The Fort Boykin Archaeological site is a historic site in Isle of Wight County along the James River. It is believed that the site dates to 1623 when colonists were ordered to build a fort to protect them from attacking Native Americans or Spanish marauders. It was originally called the Castle or the Fort at Warroskoyack. It would have been triangular in shape and surrounded by a ditch. The earthworks would have been topped with palisade walls. The fort was eventually abandoned after threats of attack diminished.
According to the journal of the ship Young Prince, the fort was active during Bacon’s Rebellion. During the American Revolution the fort was refortified and named in honor of Francis Boykin, an officer in the Continental Army. What little was left of the Castle was enlarged by new ramparts and had gun emplacements added. According to military records, there were no confrontations with enemies at the fort or in the vicinity. After the British surrendered in 1781, the fort was abandoned again. During the War of 1812, the fort was rebuilt into an irregular seven-pointed star. There was only one attempt by the British at Fort Boykin. They were defeated by local militia under the command of Capt. David Dick and Capt. Charles Warren. The fort was once again rebuilt during the Civil War. Between June 1861 and May 1862 the Confederate Army used the fort as part of their defensive system. On May 8, 1862 three Union gunboats moved within firing range of the fort. The ironclad USS Galena had guns with a longer firing range than those of the fort. It quickly overwhelmed the Confederates, who abandoned the fort.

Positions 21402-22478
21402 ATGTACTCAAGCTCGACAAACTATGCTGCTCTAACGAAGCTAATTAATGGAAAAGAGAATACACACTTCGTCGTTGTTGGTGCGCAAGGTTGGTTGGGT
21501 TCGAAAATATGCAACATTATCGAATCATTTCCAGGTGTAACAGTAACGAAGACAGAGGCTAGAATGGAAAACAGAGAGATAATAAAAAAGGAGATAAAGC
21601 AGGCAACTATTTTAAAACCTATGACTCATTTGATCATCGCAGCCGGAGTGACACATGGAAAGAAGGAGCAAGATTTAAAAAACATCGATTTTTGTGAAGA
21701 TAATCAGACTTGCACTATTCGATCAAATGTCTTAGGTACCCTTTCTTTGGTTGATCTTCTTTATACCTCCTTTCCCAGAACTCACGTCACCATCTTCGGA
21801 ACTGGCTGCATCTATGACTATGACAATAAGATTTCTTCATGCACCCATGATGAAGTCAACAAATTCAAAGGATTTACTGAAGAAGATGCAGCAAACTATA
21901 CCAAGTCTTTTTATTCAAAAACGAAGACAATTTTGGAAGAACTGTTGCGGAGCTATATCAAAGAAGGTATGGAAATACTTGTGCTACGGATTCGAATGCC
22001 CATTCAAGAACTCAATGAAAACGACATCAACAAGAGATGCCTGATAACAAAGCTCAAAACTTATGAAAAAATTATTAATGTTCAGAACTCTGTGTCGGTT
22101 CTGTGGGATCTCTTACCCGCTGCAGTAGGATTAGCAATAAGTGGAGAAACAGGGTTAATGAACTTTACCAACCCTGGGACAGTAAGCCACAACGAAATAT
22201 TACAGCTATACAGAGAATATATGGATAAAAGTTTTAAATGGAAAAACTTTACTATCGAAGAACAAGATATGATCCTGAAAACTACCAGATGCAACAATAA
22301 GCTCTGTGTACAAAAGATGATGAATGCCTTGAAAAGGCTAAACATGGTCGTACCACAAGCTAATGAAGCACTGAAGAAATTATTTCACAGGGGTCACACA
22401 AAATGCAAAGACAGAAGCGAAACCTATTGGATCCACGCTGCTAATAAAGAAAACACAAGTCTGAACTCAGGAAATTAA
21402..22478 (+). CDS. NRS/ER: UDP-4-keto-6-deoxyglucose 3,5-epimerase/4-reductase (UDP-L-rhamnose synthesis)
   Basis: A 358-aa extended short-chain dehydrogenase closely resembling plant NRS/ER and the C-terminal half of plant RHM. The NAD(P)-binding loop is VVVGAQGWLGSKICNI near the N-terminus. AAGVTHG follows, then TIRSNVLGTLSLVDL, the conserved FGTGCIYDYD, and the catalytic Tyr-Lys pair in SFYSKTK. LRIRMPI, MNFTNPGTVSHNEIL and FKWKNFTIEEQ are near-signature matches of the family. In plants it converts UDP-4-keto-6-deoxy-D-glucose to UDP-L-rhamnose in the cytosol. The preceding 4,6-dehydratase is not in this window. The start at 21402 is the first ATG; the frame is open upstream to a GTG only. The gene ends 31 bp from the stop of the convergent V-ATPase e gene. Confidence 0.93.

Fort Boykin is listed on the National Register of Historic Places, the Virginia Landmarks Register, the Virginia Civil War Trails, Captain John Smith’s Trail, and the Star-Spangled Banner Geotrail. The Fort Boykin Historic Park is located at 7410 Fort Boykin Trail. For more information about visiting please call (757) 357- 2291 or visit: Fort Boykin.
Last updated: August 16, 2017